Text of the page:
The sight of them suggests a completion we all seek in our friendships, our whole lives long, and do not find; at a deeper, blacker level, it is what we seek from the cradle each inside ourselves, and never discover. We are fragments scattered about loose in the world, yet in some way now these two men are not, not any longer.
What can all the rest of us do, then, but point them out on the street and laugh?
James's delight at walking down Fleet Street with his hero lends him an almost visible shimmer. Just as evident, though, is his anxiety that some small thing may unexpectedly cloud the skies of Johnson's amiability. Even in his joy he is continually scanning the older man's face for weather signs.
Oh, this James is solicitous, and for this too you could murder him.
But after all, currying favor is James's explicit purpose for coming up to London in the first place. Somehow he has secured permission to spend the bulk of this year begging a commission in the King's Guard from those who would vastly prefer not to give it him. And to that official errand James has added another entirely his own: to worm his way into the hearts and affections and appointment books of as many full-scale London authors and notables as he can manage in the space of nine months.
It took six of those months merely to make the acquaintance of Johnson, author of the Dictionary itself, England's undisputed and ill-tempered literary lion. But having done so, James has wasted no time parlaying the acquaintance into a friendship, and that friendship into something now just shy of actual foster-fatherhood.
This morning, he showed up on Johnson's Inner Temple doorstep at just a touch past nine-thirty for their ten o'clock meeting, so afraid was he of being thought less than punctual. He stood for a moment, pondering. Lifted his fist to knock, dropped it without knocking. Then, lest he seem overeager and boyish, James strolled around the corner, looking to kill time, looking for amusement.
I stood and watched him all the while he stood and watched Fleet Street.
He settled his attention on the Temple Bar, as well he might: set into cornices of the stone arch are statues of Charles I, the Stuart martyr, and Charles II, whose itch for actresses brought women to the English stage. And something else: on iron pikes atop the stone pediment sit two now-desiccated heads. For reasons that no one including James knows, James is all but addicted to the terrifying jolt of a good hanging or dismemberment; these two skulls, circled by flies and touched with the gore of history, seize and hold his attention.
He is predictable, is James.
A sharp little shopkeeper hard by the Bar sized up the situation and trotted out with a cheap pair of spyglasses, half-penny the look, and James delightedly fished in his pocket for change. Then, after having his sleeve pulled twice, and paying cheerfully for two more long looks, James simply struck a bargain to buy the glasses outright.
After another ten minutes, when he had finished searching the desiccated heads for meaning, for sensations, he dropped the glasses into his deep coat pocket and retraced his steps to #1 Inner Temple Lane.
I followed after a moment, marveling at the endless seepage of unforeseeable detail into even the tightest plans, the capillary action of disaster. Who but the Lord Himself could have foreseen that James would suddenly acquire the ability to see great distances? The ability to search the boats before and behind him on the river every bit as casually as he might search his own waistcoat pockets?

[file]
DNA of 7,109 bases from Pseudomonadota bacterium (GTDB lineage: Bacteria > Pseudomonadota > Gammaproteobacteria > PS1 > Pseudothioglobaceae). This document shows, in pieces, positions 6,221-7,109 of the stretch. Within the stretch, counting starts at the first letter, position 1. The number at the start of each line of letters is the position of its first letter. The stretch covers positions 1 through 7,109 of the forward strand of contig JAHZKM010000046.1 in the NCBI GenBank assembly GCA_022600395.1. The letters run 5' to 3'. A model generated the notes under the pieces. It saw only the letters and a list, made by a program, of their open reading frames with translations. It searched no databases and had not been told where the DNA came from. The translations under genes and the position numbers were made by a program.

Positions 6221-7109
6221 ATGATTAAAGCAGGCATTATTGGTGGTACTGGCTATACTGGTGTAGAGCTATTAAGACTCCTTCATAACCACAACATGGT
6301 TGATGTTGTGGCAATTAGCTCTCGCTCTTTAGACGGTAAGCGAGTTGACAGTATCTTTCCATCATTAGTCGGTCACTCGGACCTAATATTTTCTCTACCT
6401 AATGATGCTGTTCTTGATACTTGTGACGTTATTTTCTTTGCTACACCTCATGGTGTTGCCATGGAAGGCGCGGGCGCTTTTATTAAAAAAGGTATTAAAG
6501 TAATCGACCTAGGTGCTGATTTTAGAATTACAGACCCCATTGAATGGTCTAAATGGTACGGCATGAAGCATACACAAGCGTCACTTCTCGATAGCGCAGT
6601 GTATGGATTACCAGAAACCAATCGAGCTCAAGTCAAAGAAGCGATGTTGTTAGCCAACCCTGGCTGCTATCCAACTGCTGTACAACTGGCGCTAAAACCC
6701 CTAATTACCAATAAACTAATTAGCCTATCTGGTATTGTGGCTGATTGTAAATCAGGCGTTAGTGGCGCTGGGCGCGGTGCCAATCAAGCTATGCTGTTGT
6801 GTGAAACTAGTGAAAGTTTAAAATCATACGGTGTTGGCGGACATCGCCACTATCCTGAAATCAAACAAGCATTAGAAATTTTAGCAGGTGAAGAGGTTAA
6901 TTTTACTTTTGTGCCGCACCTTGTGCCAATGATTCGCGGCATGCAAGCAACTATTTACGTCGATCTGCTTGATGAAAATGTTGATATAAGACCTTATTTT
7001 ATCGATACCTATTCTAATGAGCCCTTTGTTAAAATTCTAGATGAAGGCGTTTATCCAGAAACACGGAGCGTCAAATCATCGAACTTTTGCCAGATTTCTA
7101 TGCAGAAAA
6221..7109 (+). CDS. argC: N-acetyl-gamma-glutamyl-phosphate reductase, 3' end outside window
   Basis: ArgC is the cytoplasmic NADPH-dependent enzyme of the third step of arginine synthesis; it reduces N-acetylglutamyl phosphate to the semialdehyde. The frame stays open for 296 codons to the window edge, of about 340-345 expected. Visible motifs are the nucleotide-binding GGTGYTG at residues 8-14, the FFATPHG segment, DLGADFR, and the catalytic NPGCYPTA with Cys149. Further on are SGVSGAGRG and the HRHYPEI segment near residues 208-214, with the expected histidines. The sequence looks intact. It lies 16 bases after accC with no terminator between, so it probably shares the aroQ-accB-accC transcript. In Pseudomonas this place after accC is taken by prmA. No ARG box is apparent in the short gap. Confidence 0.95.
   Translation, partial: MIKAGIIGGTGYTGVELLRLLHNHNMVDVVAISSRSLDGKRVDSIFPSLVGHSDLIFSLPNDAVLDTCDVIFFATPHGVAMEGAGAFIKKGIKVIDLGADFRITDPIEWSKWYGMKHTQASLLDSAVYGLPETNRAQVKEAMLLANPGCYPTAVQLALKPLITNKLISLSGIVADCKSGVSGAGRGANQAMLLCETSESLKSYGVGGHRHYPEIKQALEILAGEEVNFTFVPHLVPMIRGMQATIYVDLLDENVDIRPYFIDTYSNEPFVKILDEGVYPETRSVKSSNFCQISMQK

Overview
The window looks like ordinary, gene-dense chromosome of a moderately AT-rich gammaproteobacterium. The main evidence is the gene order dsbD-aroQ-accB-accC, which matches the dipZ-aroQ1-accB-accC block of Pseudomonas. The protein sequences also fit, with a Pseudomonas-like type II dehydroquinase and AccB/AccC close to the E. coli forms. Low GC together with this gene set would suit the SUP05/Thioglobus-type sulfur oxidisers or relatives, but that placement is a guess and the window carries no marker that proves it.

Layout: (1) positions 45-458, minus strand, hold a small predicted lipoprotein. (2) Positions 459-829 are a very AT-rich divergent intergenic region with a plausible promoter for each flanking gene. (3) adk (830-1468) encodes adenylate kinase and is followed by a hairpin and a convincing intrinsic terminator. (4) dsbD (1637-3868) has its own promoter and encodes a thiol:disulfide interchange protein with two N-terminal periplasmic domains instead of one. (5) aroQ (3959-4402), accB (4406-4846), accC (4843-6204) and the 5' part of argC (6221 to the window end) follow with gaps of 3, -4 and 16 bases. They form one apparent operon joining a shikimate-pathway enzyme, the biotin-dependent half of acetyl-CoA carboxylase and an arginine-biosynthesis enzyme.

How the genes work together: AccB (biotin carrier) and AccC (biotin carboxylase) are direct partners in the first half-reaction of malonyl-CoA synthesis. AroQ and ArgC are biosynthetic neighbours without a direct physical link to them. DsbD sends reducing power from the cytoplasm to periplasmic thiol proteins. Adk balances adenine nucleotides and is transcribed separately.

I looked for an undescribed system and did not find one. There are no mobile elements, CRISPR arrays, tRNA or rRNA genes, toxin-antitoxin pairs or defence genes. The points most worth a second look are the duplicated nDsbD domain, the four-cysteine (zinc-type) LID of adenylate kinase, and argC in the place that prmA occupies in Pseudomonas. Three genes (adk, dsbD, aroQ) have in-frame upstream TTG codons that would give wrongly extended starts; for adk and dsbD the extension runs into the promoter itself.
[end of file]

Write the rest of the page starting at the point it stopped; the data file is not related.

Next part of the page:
Not for the first time, I wondered if the Lord might be plotting against me, somehow, and I added the spyglasses to Johnson's stick and James's sword, the small running mental list of objects to which I must pay particularly close attention this day.
So here it is now, just before noon, and they have had their late-late-morning coffee at Child's, and a separate dish of chocolate for James. They have sauntered for a good twenty minutes under the leafy trees of Hare Court, tuning up their voices and their respective pomposities. And now they're off for their true lark of the day-a float down the eastern stretch of the Thames.
But of course this is Dictionary Johnson, who birthed the entire sanctioned English lexicon from his own singularly overstuffed vocabulary, and so a fl oat down the river cannot remain merely a fl oat. God forbid.
A riverine excursion, they're calling it. And it sounds so altogether grand that I have decided to take a riverine excursion of my own.
They come down Middle-Temple Lane, a moist wind filling their noses, and there, in the dark frame created by the Harcourt Buildings, lies the silver water of the Thames. They lift their well-fed faces at the pleasant shock of the river: the glittering length of it just behind a line of unremarkable city roofs, coiling through the city with all the drowsy power of a boa constrictor. And on it, every device for flotation known to mankind, moving everywhere and at every speed at once: wherries and barges, sloops and fish-smacks, skiffs and cheap wooden bottoms and the occasional grand racing yacht, twelve oarsmen pulling all at once. Gulls crash and tilt and screech overhead, and the stink of fish and water rot comes up sharp with the wind.
As the two men approach the Temple Stairs, and the loafing watermen sense the approach of custom, a predictable form of hell breaks loose. Everyone shouts at once, addressing their shouts to Johnson alone because they all have the menial's highly developed nose for power.
Westward or Eastward, Sir! Row you straight, row you quiet!